Vampires roam Gregory Hall

Rob Bryar of Chicago and Mike, who did not give his last name, play rock-paper-scissors to determine the outcome of their characters´ fight at the Elysium on the Prarie role-playing game at Gregory Hall on Friday night. Claire Napier

Rob Bryar of Chicago and Mike, who did not give his last name, play rock-paper-scissors to determine the outcome of their characters´ fight at the Elysium on the Prarie role-playing game at Gregory Hall on Friday night. Claire Napier

By Leah George-Baskin

By day, Gregory Hall is a place of academics and learning. Come nightfall, it’s a battleground of intrigue and vampires.

Elysium on the Prairie, a live-action role-playing game on campus, lets students create storylines as vampire characters while roaming the hallways of Gregory Hall on Friday nights.

The club has been on campus for seven years and is part of a national organization called One World by Night.

Mike Bohlmann, an academic professional at the University and administrative storyteller for the game, says, “it’s really just on-the-spot storytelling between people.”

Bohlmann said he started role-playing five years ago and had a character for three years before becoming a Story Teller.

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The game is a creation of stories set in modern-day Champaign-Urbana. Each participant creates a vampire character within the role-playing game, many of which come equipped with special training or magical powers.

“It’s part of a worldwide organization of traveling characters,” Bohlmann said. “Characters can have different disciplines like emotion control, the ability to morph into animals or traditional vampire myth characteristics.”

They can also be in a clan, which highlights certain characteristics of the characters. Bohlmann said there are 13 different clans, each highlighting different abilities such as characters who are business-oriented or nature-like.

Bohlmann said the group’s name refers to the Roman mythology term for the place souls would go if they pleased the gods. In the role-playing game, he said “Elysium” is a safe place for the characters to go and meet others.

Champaign resident Scott Weber, another Story Teller for the club, said role-playing in the vampire genre is somewhat easier than others because it is set in the modern day and is not as physical.

“It’s much more improv acting,” Weber said. Weber said he has been role-playing for about ten years. “Initially I got started with (live-action role-playing) when I got involved with theater.”

Weber said he has been story telling off and on for five years and has been with Elysium on the Prairie for four months.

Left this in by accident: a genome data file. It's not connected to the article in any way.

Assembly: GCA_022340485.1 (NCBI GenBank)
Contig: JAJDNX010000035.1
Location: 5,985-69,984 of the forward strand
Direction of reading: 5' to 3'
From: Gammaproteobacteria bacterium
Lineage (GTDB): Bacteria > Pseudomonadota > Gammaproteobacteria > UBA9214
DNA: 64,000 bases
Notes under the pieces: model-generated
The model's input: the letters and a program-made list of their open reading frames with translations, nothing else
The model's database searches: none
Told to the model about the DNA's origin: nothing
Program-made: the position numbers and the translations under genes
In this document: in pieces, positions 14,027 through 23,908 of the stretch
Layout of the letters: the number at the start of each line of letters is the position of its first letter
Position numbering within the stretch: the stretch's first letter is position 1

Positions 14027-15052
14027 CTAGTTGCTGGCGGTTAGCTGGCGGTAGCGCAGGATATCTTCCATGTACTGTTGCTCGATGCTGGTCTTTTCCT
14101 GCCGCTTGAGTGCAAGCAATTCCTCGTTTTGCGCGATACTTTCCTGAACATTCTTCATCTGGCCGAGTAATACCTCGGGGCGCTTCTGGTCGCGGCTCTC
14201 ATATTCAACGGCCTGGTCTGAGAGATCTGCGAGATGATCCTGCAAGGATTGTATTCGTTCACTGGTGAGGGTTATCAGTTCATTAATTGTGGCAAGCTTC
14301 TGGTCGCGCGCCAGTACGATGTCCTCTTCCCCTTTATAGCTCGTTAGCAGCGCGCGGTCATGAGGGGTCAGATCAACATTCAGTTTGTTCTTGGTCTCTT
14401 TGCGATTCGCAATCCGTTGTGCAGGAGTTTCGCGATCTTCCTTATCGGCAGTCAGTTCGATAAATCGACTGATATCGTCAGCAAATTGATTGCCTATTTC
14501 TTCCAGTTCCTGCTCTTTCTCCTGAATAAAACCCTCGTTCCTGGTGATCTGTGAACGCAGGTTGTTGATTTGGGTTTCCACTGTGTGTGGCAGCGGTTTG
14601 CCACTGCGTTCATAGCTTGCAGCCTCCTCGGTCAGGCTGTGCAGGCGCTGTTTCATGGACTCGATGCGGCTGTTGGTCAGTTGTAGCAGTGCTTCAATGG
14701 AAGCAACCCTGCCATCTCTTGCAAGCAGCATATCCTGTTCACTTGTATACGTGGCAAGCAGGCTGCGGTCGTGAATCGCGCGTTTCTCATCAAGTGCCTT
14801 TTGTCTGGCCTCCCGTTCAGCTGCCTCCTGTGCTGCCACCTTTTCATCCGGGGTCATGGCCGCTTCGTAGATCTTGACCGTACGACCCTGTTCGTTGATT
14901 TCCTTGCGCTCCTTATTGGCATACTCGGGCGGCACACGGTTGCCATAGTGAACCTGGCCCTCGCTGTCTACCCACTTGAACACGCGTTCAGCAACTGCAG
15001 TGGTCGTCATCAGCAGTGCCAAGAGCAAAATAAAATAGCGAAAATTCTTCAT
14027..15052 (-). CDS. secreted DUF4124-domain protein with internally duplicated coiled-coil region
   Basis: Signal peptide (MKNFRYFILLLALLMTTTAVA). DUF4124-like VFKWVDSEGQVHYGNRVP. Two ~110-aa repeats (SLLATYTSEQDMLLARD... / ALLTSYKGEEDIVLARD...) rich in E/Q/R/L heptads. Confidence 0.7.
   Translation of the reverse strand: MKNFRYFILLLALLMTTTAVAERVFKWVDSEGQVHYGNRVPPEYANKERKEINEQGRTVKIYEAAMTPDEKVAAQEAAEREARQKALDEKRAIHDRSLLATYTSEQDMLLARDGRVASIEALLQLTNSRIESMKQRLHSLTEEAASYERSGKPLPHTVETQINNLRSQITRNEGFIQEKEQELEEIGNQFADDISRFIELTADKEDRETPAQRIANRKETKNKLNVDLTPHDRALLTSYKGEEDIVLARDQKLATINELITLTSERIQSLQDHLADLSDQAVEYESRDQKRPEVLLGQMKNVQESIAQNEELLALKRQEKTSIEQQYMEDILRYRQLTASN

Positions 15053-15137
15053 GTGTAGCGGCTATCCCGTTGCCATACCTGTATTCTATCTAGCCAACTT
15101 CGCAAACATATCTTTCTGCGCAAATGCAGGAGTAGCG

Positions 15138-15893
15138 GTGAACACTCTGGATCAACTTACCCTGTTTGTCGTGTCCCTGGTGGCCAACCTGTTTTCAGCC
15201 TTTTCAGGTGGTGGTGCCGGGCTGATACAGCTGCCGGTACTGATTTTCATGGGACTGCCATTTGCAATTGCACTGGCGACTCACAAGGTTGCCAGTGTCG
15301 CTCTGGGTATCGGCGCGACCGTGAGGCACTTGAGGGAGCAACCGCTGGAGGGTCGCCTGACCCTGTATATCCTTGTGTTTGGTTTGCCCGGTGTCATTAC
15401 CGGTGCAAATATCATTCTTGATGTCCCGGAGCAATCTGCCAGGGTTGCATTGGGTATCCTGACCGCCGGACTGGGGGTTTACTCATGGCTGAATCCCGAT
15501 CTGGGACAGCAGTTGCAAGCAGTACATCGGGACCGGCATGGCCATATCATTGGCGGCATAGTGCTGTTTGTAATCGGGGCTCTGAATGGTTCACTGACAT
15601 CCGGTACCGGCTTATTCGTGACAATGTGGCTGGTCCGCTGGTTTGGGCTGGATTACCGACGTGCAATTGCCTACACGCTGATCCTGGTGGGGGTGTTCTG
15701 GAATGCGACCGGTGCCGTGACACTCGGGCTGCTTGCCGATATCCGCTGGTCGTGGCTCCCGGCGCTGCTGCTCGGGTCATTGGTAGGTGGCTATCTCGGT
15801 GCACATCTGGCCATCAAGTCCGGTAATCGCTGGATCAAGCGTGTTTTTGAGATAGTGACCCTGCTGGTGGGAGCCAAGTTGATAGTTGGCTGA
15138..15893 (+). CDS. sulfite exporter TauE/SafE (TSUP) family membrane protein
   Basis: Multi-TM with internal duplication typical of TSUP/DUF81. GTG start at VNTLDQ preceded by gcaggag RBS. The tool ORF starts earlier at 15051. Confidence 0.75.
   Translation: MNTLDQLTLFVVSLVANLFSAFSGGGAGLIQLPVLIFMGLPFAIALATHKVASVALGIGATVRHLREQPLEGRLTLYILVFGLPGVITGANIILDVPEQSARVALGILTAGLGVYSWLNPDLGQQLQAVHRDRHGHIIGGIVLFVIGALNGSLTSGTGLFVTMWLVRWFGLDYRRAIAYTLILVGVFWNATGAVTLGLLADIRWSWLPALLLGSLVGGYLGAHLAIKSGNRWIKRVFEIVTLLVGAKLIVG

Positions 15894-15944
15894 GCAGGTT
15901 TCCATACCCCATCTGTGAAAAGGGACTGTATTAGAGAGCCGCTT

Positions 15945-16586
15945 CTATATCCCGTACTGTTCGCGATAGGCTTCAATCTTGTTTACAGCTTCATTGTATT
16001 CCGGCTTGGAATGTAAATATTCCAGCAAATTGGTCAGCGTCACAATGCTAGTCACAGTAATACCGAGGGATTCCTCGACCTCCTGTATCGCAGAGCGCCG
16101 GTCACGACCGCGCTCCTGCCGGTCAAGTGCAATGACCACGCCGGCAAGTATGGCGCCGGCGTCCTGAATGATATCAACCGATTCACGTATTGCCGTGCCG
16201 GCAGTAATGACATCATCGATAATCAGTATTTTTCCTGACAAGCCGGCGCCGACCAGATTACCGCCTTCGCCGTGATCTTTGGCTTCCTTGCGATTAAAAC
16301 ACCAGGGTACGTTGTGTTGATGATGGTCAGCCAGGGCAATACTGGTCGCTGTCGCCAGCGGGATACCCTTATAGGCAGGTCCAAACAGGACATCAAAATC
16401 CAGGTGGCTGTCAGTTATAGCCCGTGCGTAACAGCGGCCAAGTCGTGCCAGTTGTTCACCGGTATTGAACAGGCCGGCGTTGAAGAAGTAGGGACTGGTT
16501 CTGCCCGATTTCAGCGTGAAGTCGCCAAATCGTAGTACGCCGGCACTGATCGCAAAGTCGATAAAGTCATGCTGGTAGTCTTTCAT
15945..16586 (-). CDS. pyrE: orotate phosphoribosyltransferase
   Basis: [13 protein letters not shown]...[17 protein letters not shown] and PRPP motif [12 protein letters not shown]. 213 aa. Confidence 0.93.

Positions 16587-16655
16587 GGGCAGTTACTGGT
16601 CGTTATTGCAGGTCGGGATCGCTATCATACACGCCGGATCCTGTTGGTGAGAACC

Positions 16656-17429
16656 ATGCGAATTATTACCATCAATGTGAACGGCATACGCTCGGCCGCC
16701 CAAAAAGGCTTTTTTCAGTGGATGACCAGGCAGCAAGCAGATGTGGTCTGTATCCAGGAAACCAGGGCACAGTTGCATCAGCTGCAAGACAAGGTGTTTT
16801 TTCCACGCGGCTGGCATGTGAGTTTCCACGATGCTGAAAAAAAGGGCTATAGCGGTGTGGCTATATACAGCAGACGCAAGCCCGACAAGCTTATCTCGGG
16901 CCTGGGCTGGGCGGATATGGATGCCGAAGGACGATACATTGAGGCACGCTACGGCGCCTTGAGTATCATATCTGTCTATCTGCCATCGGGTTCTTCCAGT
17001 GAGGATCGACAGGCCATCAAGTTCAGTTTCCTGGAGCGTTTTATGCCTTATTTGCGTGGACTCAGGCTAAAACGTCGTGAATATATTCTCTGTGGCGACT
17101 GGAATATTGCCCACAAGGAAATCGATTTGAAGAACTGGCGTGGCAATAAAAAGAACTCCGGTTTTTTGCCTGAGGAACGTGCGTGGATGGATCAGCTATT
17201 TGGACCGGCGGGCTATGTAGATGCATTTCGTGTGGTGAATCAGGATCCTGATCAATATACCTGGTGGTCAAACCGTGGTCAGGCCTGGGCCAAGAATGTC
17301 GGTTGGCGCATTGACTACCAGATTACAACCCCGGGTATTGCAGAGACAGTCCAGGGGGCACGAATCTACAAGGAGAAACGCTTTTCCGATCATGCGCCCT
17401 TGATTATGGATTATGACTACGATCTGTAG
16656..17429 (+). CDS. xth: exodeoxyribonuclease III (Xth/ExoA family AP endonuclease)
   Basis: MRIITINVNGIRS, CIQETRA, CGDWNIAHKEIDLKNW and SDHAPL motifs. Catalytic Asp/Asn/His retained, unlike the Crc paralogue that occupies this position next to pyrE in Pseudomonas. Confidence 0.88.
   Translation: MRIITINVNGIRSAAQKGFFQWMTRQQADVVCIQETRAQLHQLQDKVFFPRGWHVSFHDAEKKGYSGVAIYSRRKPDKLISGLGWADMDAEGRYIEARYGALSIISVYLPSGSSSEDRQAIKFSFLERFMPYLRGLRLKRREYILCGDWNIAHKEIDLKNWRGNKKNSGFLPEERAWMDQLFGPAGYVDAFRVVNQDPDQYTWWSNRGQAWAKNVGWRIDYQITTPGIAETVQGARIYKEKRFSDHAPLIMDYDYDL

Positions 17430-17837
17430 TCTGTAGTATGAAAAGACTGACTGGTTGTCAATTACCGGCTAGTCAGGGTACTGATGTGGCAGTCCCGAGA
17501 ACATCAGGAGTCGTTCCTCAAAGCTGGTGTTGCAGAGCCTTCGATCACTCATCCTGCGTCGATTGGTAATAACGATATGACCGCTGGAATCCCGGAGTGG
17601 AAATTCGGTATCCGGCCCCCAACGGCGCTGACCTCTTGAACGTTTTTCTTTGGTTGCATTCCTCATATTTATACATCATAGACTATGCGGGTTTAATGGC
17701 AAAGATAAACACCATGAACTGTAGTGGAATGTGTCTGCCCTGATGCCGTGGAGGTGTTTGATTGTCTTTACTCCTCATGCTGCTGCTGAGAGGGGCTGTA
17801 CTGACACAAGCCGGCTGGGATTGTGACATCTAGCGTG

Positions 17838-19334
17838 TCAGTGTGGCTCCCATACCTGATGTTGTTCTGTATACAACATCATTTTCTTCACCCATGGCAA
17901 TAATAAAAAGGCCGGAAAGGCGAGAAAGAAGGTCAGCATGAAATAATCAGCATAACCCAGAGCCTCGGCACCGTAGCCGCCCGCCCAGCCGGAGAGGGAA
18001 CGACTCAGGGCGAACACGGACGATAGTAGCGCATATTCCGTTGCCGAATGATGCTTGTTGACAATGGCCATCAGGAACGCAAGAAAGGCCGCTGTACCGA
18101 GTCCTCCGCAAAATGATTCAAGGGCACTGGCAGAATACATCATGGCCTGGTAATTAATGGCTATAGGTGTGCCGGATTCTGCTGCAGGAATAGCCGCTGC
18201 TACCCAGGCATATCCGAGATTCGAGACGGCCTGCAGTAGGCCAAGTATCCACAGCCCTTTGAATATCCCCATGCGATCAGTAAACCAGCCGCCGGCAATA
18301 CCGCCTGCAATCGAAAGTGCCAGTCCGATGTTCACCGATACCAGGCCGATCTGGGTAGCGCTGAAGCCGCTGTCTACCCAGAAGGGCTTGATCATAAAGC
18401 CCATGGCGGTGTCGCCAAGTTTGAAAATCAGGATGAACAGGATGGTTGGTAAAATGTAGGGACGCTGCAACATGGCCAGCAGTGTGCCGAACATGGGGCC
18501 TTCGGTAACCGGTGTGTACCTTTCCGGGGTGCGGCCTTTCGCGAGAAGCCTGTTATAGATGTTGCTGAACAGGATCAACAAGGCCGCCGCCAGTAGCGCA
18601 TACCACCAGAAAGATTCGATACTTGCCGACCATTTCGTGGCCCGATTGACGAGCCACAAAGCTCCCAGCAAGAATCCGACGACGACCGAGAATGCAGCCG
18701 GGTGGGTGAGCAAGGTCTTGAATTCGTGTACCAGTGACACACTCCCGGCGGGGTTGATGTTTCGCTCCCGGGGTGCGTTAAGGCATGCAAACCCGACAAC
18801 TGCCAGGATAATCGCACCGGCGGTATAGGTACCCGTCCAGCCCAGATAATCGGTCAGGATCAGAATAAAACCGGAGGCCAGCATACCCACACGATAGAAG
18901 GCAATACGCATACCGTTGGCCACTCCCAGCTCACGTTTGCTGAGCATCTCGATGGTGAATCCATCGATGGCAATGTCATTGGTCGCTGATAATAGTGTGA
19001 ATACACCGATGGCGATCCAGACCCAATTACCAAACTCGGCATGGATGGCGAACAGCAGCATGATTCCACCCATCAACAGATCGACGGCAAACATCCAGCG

“It’s good, solid fun … different,” Weber said.

Members interact with each other, investigating different aspects of their character, as well as creating allies and enemies. Bohlmann said each character has their own goals and values.

Members can discuss their characters with Story Tellers, working out scenes and storylines. Story Tellers meet weekly to discuss plots and brainstorm about how to move them forward. Part of the Story Teller’s responsibility is to control non-player characters.

Bohlmann said there are usually 20 to 30 players during the summer and anywhere from 30 to 60 during the school year.

Elysium on the Prairie is part of a network of games, which also attracts players from out of town.

Jeff Hudson, a warehouse manager from Iowa City, Iowa, traveled to Champaign to take part in Friday night’s game.

“I’ve played a couple of different games in Iowa City,” Hudson said. “I decided to come to this away game.”

Hudson said he is involved in other live-action role-playing games, as a werewolf or a mage, a type of a magician-wizard.

Hudson has been role-playing for nearly 15 years and has always been interested in fantasy. He said he chooses characters that expose an aspect of his own personality.

“The game is always enthralling,” Hudson said. “An aspect of entertainment – to be something you’re not.”

Emily Johnson, a Champaign resident, has also been role-playing for 15 years. She started role-playing while at college in Wisconsin.

“I made a lot of friends that way and wanted to continue the hobby,” she said. “I loved Halloween when I was growing up, and was obsessed with ‘The Addams Family’ and anything spooky or creepy. This was a natural extension.”

Johnson said she usually stays with vampire characters because they make it easier to stick to the rules of the game.

Elysium on the Prairie maintains house rules for the game, such as no touching, no weapons, no drugs or alcohol and being mindful of others.

Conflicts between characters are all resolved with a simple game of rock-paper-scissors.

“The rules are to make sure everything is resolved peacefully,” Johnson said.

Johnson also said the game is similar to murder mystery plays.

“You are responsible for what your characters’ thoughts are, what they say, and the Story Tellers are like director/producers,” she said. “The goal is to create good stories.”

Jack Scheff, freshman in LAS, said he joined the club to meet new people and has been role-playing for about three years.

“A lot of my friends were into it in high school and said it was cool,” Scheff said. “I’m not that into it (anymore), I just wanted to meet people and hang out and have a good time – start a new thing.”

Anyone interested in joining Elysium on the Prairie can check out the group’s Web site,